An OpenSource way to do this, which I would recommend in most cases, is using GeoServer and OpenLayers.

GeoServer can read gegraphic data from all the major databases and be used as host for the widely used standard GeographicgWebServices WMS and WFS.

OpenLayers is a JavaScript API to show your map on the webpage.

share|improve this answer

I recently implemented something like this. I realize it is an old question but Google has the javascript api v3 out for Google Maps and it works great.

https://developers.google.com/maps/articles/phpsqlajax_v3

This page helped me implement the entire system. Works great. You can also use php to update and edit the entries on the map.

You need xml pages and others but here is the map html page just to give you an idea of the javascript it entails.

    <!DOCTYPE html >
    <head>
    <meta name="viewport" content="initial-scale=1.0, user-scalable=no" />
    <meta http-equiv="content-type" content="text/html; charset=UTF-8"/>
    <title>PHP/MySQL & Google Maps Example</title>
    <script type="text/javascript" src="http://maps.googleapis.com/maps/api/js?sensor=false"></script>
    <script type="text/javascript">
    //<![CDATA[

    var customIcons = {
      restaurant: {
        icon: 'http://labs.google.com/ridefinder/images/mm_20_blue.png',
        shadow: 'http://labs.google.com/ridefinder/images/mm_20_shadow.png'
      },
      bar: {
        icon: 'http://labs.google.com/ridefinder/images/mm_20_red.png',
        shadow: 'http://labs.google.com/ridefinder/images/mm_20_shadow.png'
      }
    };

    function load() {
      var map = new google.maps.Map(document.getElementById("map"), {
        center: new google.maps.LatLng(47.6145, -122.3418),
        zoom: 13,
        mapTypeId: 'roadmap'
      });
      var infoWindow = new google.maps.InfoWindow;

      // Change this depending on the name of your PHP file
      downloadUrl("phpsqlajax_genxml.php", function(data) {
        var xml = data.responseXML;
        var markers = xml.documentElement.getElementsByTagName("marker");
        for (var i = 0; i < markers.length; i++) {
          var name = markers[i].getAttribute("name");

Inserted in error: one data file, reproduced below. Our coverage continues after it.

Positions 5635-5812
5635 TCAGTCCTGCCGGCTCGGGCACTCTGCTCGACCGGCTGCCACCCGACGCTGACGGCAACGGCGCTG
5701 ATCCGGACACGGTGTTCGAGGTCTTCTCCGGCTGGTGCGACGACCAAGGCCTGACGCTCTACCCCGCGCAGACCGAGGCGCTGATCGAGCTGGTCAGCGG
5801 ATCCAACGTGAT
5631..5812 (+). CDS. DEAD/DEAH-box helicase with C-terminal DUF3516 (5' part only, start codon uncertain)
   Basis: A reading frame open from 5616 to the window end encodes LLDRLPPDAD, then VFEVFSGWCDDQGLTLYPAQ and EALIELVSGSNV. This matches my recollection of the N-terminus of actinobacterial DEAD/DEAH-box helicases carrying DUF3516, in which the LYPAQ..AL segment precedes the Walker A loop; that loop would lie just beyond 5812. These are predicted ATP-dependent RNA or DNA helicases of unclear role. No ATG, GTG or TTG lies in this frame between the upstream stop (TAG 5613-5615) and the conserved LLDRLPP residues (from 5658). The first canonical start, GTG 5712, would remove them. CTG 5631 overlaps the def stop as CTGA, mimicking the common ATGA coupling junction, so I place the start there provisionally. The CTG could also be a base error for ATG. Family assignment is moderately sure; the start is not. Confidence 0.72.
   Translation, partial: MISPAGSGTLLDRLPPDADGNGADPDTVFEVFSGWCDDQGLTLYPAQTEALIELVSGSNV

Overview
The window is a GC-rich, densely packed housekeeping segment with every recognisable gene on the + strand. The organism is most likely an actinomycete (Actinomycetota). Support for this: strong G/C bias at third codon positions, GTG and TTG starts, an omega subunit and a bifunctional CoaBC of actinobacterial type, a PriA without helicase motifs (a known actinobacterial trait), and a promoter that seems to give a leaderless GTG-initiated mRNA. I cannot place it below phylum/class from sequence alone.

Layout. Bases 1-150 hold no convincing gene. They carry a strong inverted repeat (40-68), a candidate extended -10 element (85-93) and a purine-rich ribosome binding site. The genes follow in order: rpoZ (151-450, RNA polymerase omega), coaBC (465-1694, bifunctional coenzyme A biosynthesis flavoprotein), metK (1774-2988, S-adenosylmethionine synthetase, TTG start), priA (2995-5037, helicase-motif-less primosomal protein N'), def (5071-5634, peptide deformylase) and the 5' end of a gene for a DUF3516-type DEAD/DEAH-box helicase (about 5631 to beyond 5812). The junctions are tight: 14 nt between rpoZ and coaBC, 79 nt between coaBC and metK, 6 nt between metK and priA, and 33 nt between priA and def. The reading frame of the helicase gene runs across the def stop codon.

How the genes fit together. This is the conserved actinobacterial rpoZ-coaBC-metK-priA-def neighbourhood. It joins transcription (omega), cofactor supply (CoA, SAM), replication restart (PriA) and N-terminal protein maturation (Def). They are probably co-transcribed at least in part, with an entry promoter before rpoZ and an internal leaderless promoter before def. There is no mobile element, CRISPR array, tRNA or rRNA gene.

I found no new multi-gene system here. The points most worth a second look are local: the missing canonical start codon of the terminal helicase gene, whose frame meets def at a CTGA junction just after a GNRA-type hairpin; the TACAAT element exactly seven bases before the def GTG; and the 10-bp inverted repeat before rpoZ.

var address = markers[i].getAttribute("address");
          var type = markers[i].getAttribute("type");
          var point = new google.maps.LatLng(
              parseFloat(markers[i].getAttribute("lat")),
              parseFloat(markers[i].getAttribute("lng")));
          var html = "<b>" + name + "</b> <br/>" + address;
          var icon = customIcons[type] || {};
          var marker = new google.maps.Marker({
            map: map,
            position: point,
            icon: icon.icon,
            shadow: icon.shadow
          });
          bindInfoWindow(marker, map, infoWindow, html);
        }
      });
    }

    function bindInfoWindow(marker, map, infoWindow, html) {
      google.maps.event.addListener(marker, 'click', function() {
        infoWindow.setContent(html);
        infoWindow.open(map, marker);
      });
    }

    function downloadUrl(url, callback) {
      var request = window.ActiveXObject ?
          new ActiveXObject('Microsoft.XMLHTTP') :
          new XMLHttpRequest;

      request.onreadystatechange = function() {
        if (request.readyState == 4) {
          request.onreadystatechange = doNothing;
          callback(request, request.status);
        }
      };

      request.open('GET', url, true);
      request.send(null);
    }

    function doNothing() {}

    //]]>

  </script>

  </head>

  <body onload="load()">
    <div id="map" style="width: 500px; height: 300px"></div>
  </body>

    </html>
share|improve this answer

Your Answer

 
discard

By posting your answer, you agree to the privacy policy and terms of service.

Not the answer you're looking for? Browse other questions tagged or ask your own question.